A Story of Impact:
Every time fire fighters enter a burning building they put themselves at risk of injury and death. Each year 80 to 100 fire fighters die in the line of duty.1 To prevent these deaths, the NIOSH Fire Fighter Fatality Investigation and Prevention Program conducts independent investigations, analyzes information collected, and prepares a report with prevention recommendations.
In March 2014, a fire lieutenant and a fire fighter died fighting a structure fire in a residential, Brownstone. The fire started as a result of welders installing a hand rail at the rear (Side Charlie) of the building. The first fire fighters on the scene entered the building through the front door (Side Alpha) and moved to the basement, searching for the fire and a potential victim.
The fire grew quickly due to the rear door being left open after a maintenance worker checked the activated smoke detector and residents fled the building, and from 60 mile per hour (mph) winds. A wind-driven fire, like this one, is particularly dangerous to fight because of the potential for strong and sudden increases in fire, heat, and smoke conditions. The open doors at the front and rear of the Brownstone created a flow path for air pushed by the high winds to feed the fire, allowing the fire to spread quickly. This trapped the fire lieutenant and fire fighter in the basement.
NIOSH investigated the incident and published the report: Lieutenant and Fire Fighter Die and 13 Fire Fighters Injured in a Wind-Driven Fire in Brownstone- Massachusetts.2 Using fire dynamics research conducted by the National Institute of Standards and Technology and Underwriters Laboratories,3-5 this report identified three key recommendations related to flow path: 1) incident commanders should conduct a risk assessment upon arrival and consider options to safely attack the fire, 2) incident commanders should adjust fire-fighting tactics based on weather conditions during structure fires, and 3) fire departments should educate fire fighters on the impact of wind.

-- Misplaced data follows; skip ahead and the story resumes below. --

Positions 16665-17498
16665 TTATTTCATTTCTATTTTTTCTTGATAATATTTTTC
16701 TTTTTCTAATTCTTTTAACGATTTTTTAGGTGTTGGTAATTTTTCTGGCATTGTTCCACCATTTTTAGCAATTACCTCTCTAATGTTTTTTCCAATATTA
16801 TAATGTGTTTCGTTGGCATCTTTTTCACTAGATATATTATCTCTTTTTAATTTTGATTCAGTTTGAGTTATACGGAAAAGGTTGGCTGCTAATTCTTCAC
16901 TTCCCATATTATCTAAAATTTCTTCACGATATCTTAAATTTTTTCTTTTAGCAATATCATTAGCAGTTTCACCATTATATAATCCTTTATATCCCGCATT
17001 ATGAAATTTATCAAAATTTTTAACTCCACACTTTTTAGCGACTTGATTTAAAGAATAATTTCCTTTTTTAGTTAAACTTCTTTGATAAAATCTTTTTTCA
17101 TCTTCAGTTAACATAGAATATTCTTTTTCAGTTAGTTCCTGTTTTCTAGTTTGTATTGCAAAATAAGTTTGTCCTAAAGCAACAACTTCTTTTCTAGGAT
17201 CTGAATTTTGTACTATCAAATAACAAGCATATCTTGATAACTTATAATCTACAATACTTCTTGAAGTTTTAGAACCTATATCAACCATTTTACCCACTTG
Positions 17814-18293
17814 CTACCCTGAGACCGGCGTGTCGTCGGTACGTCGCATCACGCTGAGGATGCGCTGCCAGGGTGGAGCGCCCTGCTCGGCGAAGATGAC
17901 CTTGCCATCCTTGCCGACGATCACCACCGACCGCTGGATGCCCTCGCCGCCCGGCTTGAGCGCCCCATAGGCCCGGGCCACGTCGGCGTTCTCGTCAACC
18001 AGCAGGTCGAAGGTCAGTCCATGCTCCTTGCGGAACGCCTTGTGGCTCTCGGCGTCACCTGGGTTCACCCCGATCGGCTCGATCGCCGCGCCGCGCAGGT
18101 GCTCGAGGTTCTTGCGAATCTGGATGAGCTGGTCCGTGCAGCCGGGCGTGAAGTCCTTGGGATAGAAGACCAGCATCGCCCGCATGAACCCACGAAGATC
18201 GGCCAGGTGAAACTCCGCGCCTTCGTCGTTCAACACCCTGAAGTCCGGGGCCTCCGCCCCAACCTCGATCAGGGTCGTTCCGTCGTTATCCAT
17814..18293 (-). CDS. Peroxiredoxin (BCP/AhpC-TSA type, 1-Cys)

As a result of the NIOSH report, the Nesconset Fire Department in Long Island, New York, considered wind direction and its effect on flow path when responding to a call, in April 2016, during a Nor’easter that produced winds gusts exceeding 60 mph. Chief, James Keane, stated “After reading the NIOSH report from the Brownstone fire in Massachusetts, I recognized the possibility of a wind-driven fire and sent hose lines to fight the fire from downwind and upwind, in addition to accessing the fire directly from Side B (the left side of the structure).” During the fire, conditions inside deteriorated rapidly. However, attacking the fire from upwind and keeping the doors of the home closed while fighting the fire, quickly reduced the heat and smoke, allowing fire fighters to safely exit.
The Chief shares the impact this NIOSH report had on the decision to fight the fire from upwind at fire service seminars and training sessions. Putting report recommendations into action can help keep fire fighters safe. As Chief Keane noted, “I’m confident that using this tactic during the high wind weather conditions we were experiencing helped to save lives and prevent injury of the fire fighters who responded to this call.”
- ensure that ﬁre ﬁghters do not place themselves within a ﬂow path or be-tween the ﬁre and a ventilation opening.
- identify weather conditions and the impact they may have on how to best control a ﬁre.
- develop and use speciﬁc strategies and tactics for ﬁghting wind-driven ﬁres.